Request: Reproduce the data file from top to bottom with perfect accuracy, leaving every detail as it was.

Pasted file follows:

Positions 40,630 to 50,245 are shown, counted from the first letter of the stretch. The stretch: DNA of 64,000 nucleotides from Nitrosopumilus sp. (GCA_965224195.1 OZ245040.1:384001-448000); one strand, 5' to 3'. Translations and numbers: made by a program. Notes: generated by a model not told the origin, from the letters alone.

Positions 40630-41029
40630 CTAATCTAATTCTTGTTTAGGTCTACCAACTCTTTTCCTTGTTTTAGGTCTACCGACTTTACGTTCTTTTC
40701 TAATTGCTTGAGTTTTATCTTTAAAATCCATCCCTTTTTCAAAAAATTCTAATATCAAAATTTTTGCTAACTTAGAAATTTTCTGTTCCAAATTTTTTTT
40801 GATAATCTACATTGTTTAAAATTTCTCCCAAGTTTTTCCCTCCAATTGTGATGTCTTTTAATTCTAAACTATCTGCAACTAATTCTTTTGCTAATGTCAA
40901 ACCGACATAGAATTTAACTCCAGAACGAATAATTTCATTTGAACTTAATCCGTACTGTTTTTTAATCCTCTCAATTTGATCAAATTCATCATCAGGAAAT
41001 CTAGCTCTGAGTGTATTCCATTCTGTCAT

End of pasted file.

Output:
Positions 40,630 to 50,245 are shown, counted from the first letter of the stretch. The stretch: DNA of 64,000 nucleotides from Nitrosopumilus sp. (GCA_965224195.1 OZ245040.1:384001-448000); one strand, 5' to 3'. Translations and numbers: made by a program. Notes: generated by a model not told the origin, from the letters alone.

Positions 40630-41029
40630 CTAATCTAATTCTTGTTTAGGTCTACCAACTCTTTTCCTTGTTTTAGGTCTACCGACTTTACGTTCTTTTC
40701 TAATTGCTTGAGTTTTATCTTTAAAATCCATCCCTTTTTCAAAAAATTCTAATATCAAAATTTTTGCTAACTTAGAAATTTTCTGTTCCAAATTTTTTTT
40801 GATAATCTACATTGTTTAAAATTTCTCCCAAGTTTTTCCCTCCAATTGTGATGTCTTTTAATTCTAAACTATCTGCAACTAATTCTTTTGCTAATGTCAA
40901 ACCGACATAGAATTTAACTCCAGAACGAATAATTTCATTTGAACTTAATCCGTACTGTTTTTTAATCCTCTCAATTTGATCAAATTCATCATCAGGAAAT
41001 CTAGCTCTGAGTGTATTCCATTCTGTCAT